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Patient Autonomy in Nursing and Healthcare Contexts

  • Anna-Marie Greaney
  • Dónal P. O’Mathúna
Chapter

Abstract

Autonomy, and associated respect for patient autonomy, have gained increased prominence in nursing and healthcare practice in recent years. There is a growing understanding that patients have a right to self-determination and choice with regard to the care, support and treatment they receive. This right is supported by healthcare policy, enshrined in professional codes of conduct, and mandated by national and international legislation. However, while respect for patient autonomy, and associated patient choice, is accepted as a core tenet of professional practice, the actual reality of supporting autonomy can create tensions for nurses and other healthcare professionals. Such tensions arise when patient choice conflicts with professional advice, policy and best available clinical evidence. Respecting autonomy may, on occasion, lead to concerns regarding professional accountability and responsibility for patient welfare. This chapter aims to explore the complex reality of respecting patient autonomy in ‘real-world’ nursing and healthcare contexts. A case vignette is used to apply theoretical and professional considerations to a patient story; thereby highlighting some of the complexities regarding patient autonomy. The chapter explores autonomy in relation to the associated concepts of choice, freedom, decision-making, advocacy, professional accountability and legislative guidance. The chapter concludes by offering some proposals for reconciling professional accountability with respect for patient autonomy. These proposals draw on recent research, a more relational, as opposed to isolated, understanding of autonomy, and contemporary health and social care guidance.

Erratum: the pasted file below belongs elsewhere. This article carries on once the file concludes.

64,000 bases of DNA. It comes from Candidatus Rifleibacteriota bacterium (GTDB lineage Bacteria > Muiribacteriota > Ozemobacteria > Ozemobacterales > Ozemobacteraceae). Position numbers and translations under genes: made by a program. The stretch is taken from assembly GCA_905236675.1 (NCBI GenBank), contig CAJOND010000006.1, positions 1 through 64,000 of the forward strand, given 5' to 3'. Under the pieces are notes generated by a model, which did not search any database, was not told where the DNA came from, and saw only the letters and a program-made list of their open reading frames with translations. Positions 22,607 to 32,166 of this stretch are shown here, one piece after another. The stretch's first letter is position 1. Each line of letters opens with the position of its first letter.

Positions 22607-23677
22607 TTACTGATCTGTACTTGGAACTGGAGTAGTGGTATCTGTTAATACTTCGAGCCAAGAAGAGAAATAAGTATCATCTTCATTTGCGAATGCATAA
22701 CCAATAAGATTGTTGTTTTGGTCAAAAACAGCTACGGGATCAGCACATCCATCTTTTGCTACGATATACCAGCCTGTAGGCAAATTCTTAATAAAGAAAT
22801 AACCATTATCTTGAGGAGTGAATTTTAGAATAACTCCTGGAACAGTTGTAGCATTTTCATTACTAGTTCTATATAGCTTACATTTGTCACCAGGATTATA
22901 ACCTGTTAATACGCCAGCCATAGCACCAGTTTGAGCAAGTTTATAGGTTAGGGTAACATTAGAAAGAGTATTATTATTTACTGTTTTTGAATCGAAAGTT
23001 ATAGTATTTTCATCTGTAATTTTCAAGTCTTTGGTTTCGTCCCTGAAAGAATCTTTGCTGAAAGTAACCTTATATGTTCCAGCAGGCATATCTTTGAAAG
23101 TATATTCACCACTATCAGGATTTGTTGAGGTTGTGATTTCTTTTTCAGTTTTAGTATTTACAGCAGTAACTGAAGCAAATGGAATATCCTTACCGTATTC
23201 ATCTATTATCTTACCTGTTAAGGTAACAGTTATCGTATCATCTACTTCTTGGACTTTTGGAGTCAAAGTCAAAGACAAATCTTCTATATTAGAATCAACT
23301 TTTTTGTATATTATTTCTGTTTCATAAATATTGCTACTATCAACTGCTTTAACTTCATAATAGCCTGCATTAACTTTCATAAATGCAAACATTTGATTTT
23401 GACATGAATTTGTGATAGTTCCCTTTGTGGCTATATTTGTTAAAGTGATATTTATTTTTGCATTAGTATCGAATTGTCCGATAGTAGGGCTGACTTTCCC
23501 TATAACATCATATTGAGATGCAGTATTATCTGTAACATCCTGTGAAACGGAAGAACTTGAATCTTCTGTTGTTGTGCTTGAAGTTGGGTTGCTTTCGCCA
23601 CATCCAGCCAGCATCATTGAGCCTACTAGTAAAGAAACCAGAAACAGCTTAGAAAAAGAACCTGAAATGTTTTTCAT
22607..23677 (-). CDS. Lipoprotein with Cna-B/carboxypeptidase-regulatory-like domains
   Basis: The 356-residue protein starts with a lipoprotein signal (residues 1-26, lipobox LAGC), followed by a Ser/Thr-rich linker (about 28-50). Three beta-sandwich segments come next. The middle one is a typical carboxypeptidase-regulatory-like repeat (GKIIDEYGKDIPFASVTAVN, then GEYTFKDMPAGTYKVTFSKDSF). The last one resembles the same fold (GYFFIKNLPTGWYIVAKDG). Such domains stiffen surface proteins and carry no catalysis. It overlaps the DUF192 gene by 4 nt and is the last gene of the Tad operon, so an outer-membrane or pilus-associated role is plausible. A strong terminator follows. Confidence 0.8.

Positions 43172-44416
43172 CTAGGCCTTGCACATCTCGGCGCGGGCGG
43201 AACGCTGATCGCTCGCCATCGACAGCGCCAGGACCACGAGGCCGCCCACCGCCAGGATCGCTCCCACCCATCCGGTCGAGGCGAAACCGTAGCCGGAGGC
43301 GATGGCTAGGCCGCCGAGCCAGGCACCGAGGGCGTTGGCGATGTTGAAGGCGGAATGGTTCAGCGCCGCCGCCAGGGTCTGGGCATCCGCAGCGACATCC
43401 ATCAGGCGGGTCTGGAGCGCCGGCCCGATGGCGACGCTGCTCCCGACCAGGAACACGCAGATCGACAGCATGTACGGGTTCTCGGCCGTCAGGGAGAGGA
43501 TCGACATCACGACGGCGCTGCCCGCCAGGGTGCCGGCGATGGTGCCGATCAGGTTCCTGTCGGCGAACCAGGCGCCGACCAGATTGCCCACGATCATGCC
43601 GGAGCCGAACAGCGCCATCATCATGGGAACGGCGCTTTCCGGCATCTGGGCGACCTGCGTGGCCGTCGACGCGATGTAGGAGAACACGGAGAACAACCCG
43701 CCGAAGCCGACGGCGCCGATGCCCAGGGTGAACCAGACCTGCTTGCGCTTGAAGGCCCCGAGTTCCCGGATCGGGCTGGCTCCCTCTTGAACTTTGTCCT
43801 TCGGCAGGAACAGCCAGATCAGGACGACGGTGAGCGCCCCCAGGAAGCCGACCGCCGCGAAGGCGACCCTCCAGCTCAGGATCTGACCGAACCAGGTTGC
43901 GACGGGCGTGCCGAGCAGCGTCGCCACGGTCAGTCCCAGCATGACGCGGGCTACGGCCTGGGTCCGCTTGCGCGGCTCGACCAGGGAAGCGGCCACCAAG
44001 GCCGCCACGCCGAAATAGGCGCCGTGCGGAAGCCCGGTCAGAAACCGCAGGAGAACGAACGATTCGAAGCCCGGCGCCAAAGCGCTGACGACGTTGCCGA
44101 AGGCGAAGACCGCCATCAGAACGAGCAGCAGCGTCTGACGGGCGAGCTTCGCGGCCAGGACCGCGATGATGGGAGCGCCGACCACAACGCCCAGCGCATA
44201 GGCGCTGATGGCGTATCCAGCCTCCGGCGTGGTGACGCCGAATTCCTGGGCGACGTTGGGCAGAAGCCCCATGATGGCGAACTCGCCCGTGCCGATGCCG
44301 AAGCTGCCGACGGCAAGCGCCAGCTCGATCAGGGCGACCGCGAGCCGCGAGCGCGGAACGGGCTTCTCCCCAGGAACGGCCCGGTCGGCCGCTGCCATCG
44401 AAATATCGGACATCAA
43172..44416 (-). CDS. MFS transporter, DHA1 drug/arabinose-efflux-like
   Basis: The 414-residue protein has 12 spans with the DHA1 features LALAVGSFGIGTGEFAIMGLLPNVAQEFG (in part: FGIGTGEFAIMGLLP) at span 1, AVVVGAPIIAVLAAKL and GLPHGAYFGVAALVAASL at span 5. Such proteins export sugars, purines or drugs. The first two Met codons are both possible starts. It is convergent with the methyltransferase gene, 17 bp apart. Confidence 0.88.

Keywords

Autonomy Professional accountability Caring Choice Vulnerability Human rights 

Notes

Acknowledgement

The authors would like to acknowledge the contribution of Professor P. Anne Scott as co-supervisor on the referenced PhD work. The PhD study was partly funded by the School of Nursing and Human Sciences, Dublin City University and Science Foundation Ireland (SFI) (SFI 05/CE3/B754 and SFI 10/CE/B1821). Acknowledgements are also extended to personnel at the Health Information and Quality Authority (Ireland), and the wider project team members, for their insights during participation in the Autonomy Guidance project. Finally, we thank the many patients, health and social care professionals and academic colleagues whose comments and experiences have contributed to the ideas presented.

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Copyright information

© Springer International Publishing AG 2017

Authors and Affiliations

  1. 1.Department of Nursing and Healthcare SciencesInstitute of TechnologyTraleeIreland
  2. 2.School of Nursing and Human SciencesDublin City UniversityDublin 9Ireland

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